Prymachenko’s works were inspired by Ukrainian, and in particular Polesian, folk traditions. They include references to the natural world and to fairy tales. During the 1930s, she made a transition from embroidery to painting, and her works from this period are painted onto white backgrounds. Her bold and expressive linework was developing and she was combining traditional Ukrainian motifs in new ways. During the 1960s to 1980s, her style continued to develop, with paintings having an increasingly vibrant color palette and a new choice of bright backgrounds for her works.
The Ivankiv Historical and Local History Museum, where many works by Prymachenko had been held, was burned during the 2022 Russian invasion of Ukraine, with the supposed loss of 25 of her works. However, according to a social media post by journalist Tanya Goncharova, local people were able to save some of Prymachenko’s works from the fire.
Maria Prymachenko (Ukrainian: Приймаченко Марія Оксентіївна) (1908–1997) was a Ukrainian village folk art painter, representative of naïve art. She is famous for her drawings, embroidery, and painting on ceramics.
Maria was a peasant woman. She was born and spent her whole life in the village of Bolotnya in the Ivankiv Raion, Kiev Oblast, situated only 30 km (19 mi) from Chernobyl.
Іn her childhood Maria was taken ill with polio, and this painful disease influenced the girl’s life.
In 1966, Prymachenko was awarded the Taras Shevchenko National Prize of Ukraine. The United Nations Educational, Scientific and Cultural Organization (UNESCO) declared that 2009 was the year of Prymachenko. A street in Kyiv and a minor planet are both named after her. Pablo Picasso once said, after visiting a Prymachenko exhibition in Paris, “I bow down before the artistic miracle of this brilliant Ukrainian.”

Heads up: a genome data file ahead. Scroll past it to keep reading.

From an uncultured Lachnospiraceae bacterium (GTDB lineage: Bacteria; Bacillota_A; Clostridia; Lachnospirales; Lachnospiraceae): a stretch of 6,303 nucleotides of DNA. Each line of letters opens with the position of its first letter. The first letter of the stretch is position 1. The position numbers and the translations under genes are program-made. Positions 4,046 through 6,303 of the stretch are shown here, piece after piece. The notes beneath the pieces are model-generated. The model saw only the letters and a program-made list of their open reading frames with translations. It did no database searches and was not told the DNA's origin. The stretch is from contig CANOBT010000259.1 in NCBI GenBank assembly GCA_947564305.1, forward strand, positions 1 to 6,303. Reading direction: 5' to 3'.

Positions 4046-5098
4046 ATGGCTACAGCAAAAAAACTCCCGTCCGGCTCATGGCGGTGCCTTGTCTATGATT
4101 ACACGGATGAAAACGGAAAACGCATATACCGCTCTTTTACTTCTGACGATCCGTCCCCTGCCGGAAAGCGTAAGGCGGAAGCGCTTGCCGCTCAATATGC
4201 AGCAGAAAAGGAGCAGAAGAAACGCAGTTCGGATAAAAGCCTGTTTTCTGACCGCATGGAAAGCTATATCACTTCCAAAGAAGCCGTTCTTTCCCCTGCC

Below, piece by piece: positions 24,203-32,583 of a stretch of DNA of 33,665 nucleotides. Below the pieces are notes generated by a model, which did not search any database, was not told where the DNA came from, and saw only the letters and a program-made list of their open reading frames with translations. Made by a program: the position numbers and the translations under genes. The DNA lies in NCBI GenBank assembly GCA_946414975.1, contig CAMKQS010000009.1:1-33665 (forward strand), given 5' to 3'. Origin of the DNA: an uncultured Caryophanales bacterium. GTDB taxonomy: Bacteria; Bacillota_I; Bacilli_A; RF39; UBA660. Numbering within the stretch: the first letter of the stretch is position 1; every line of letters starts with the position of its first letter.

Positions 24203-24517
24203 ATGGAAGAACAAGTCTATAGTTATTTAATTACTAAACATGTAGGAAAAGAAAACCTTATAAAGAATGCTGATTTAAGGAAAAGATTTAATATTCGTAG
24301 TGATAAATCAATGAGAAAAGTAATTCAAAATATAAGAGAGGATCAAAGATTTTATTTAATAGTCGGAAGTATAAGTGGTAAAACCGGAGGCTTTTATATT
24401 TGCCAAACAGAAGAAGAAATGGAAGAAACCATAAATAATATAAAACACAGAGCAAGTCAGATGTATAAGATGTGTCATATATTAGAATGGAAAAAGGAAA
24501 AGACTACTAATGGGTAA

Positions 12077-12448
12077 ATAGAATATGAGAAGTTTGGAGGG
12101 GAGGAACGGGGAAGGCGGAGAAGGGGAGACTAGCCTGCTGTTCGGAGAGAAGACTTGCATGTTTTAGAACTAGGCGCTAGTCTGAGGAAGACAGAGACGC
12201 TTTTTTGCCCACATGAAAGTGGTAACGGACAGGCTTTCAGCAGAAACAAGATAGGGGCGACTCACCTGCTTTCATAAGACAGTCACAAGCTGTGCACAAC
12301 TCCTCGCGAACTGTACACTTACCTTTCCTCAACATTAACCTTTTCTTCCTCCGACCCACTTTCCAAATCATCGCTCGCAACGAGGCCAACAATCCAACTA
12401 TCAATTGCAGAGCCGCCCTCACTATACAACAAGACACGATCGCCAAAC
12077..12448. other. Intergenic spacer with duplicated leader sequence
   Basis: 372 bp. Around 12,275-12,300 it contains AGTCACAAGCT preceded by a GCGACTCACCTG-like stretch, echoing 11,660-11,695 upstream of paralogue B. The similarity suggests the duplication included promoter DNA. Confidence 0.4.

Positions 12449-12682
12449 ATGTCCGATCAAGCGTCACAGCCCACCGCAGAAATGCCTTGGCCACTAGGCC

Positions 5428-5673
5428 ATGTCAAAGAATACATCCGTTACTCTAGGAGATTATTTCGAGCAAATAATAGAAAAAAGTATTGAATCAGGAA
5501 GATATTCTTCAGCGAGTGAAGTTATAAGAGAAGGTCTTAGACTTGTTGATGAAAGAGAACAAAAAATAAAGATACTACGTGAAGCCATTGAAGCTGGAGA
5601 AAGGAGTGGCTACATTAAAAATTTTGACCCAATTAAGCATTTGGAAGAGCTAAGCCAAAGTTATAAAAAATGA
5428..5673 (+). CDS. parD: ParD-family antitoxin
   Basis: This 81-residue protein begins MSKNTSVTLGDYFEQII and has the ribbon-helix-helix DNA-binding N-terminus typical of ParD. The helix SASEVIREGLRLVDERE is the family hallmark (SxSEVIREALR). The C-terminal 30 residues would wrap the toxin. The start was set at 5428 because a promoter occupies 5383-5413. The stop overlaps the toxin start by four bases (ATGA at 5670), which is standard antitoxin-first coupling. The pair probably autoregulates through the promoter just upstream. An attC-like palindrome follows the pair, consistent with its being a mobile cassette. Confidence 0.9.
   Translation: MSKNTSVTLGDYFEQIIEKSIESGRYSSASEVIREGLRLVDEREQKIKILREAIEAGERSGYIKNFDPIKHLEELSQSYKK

Four teenagers grow inseparable in the last days of the Soviet Union—but not all of them will live to see the new world arrive in this powerful debut novel, loosely based on Anton Chekhov’s The Cherry Orchard.
A book of poems in Russian by Victor Enyutin (San Francisco, 1983). Victor Enyutin is a Russian writer, poet, and sociologist who emigrated to the US from the Soviet Union in 1975.
This collection of personal essays by a bi-national Russian/U.S. author offers glimpses into many things Soviet and post-Soviet: the sacred, the profane, the mundane, the little-discussed and the often-overlooked. What was a Soviet school dance like? Did communists go to church? Did communists listen to Donna Summer? If you want to find out, read on!
“Cold War Casual” is a collection of transcribed oral testimony and interviews translated from Russian into English and from English into Russian that delve into the effect of the events and the government propaganda of the Cold War era on regular citizens of countries on both sides of the Iron Curtain.